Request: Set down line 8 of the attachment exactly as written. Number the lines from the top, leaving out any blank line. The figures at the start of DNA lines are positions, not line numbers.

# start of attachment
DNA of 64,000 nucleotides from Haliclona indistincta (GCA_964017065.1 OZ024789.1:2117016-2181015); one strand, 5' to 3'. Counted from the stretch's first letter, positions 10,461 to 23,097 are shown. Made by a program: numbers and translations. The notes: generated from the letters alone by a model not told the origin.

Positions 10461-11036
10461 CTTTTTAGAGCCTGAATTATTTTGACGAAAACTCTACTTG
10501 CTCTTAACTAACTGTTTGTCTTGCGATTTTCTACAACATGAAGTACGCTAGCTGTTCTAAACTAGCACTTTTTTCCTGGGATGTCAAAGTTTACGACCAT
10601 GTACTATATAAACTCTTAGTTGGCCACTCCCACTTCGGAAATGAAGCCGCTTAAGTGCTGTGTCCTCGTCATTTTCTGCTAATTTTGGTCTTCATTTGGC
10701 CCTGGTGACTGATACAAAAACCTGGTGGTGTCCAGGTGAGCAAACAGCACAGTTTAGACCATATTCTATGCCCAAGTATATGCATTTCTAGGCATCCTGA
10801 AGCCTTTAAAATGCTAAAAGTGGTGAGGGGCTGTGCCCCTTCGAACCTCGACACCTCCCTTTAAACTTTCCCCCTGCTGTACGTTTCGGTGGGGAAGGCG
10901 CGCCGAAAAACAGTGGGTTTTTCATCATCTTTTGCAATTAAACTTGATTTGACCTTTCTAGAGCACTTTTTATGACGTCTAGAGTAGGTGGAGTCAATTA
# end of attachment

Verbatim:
10901 CGCCGAAAAACAGTGGGTTTTTCATCATCTTTTGCAATTAAACTTGATTTGACCTTTCTAGAGCACTTTTTATGACGTCTAGAGTAGGTGGAGTCAATTA